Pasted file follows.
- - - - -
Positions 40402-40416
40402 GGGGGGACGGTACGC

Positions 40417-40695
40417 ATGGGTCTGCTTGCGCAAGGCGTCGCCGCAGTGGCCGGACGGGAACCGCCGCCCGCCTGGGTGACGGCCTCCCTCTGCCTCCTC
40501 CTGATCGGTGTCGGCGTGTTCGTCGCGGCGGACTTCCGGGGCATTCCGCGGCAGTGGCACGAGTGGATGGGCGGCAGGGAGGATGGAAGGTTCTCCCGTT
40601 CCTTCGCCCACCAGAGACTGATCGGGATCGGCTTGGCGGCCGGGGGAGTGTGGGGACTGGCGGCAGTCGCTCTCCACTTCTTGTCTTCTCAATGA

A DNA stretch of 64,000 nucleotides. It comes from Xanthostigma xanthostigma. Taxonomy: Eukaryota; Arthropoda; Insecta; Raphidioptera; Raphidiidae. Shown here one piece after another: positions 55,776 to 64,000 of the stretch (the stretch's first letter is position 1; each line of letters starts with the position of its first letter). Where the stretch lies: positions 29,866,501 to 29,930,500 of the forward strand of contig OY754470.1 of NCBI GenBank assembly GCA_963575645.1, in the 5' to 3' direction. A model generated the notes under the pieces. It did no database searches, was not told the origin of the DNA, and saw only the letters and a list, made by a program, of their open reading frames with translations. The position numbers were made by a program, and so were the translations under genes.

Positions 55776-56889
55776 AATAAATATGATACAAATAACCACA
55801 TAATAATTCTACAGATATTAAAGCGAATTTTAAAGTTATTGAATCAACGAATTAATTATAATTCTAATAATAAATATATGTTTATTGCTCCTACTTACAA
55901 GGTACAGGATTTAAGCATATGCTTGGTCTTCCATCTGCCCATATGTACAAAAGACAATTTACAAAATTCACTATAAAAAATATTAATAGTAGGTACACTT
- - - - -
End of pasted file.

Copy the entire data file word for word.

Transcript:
Positions 40402-40416
40402 GGGGGGACGGTACGC

Positions 40417-40695
40417 ATGGGTCTGCTTGCGCAAGGCGTCGCCGCAGTGGCCGGACGGGAACCGCCGCCCGCCTGGGTGACGGCCTCCCTCTGCCTCCTC
40501 CTGATCGGTGTCGGCGTGTTCGTCGCGGCGGACTTCCGGGGCATTCCGCGGCAGTGGCACGAGTGGATGGGCGGCAGGGAGGATGGAAGGTTCTCCCGTT
40601 CCTTCGCCCACCAGAGACTGATCGGGATCGGCTTGGCGGCCGGGGGAGTGTGGGGACTGGCGGCAGTCGCTCTCCACTTCTTGTCTTCTCAATGA

A DNA stretch of 64,000 nucleotides. It comes from Xanthostigma xanthostigma. Taxonomy: Eukaryota; Arthropoda; Insecta; Raphidioptera; Raphidiidae. Shown here one piece after another: positions 55,776 to 64,000 of the stretch (the stretch's first letter is position 1; each line of letters starts with the position of its first letter). Where the stretch lies: positions 29,866,501 to 29,930,500 of the forward strand of contig OY754470.1 of NCBI GenBank assembly GCA_963575645.1, in the 5' to 3' direction. A model generated the notes under the pieces. It did no database searches, was not told the origin of the DNA, and saw only the letters and a list, made by a program, of their open reading frames with translations. The position numbers were made by a program, and so were the translations under genes.

Positions 55776-56889
55776 AATAAATATGATACAAATAACCACA
55801 TAATAATTCTACAGATATTAAAGCGAATTTTAAAGTTATTGAATCAACGAATTAATTATAATTCTAATAATAAATATATGTTTATTGCTCCTACTTACAA
55901 GGTACAGGATTTAAGCATATGCTTGGTCTTCCATCTGCCCATATGTACAAAAGACAATTTACAAAATTCACTATAAAAAATATTAATAGTAGGTACACTT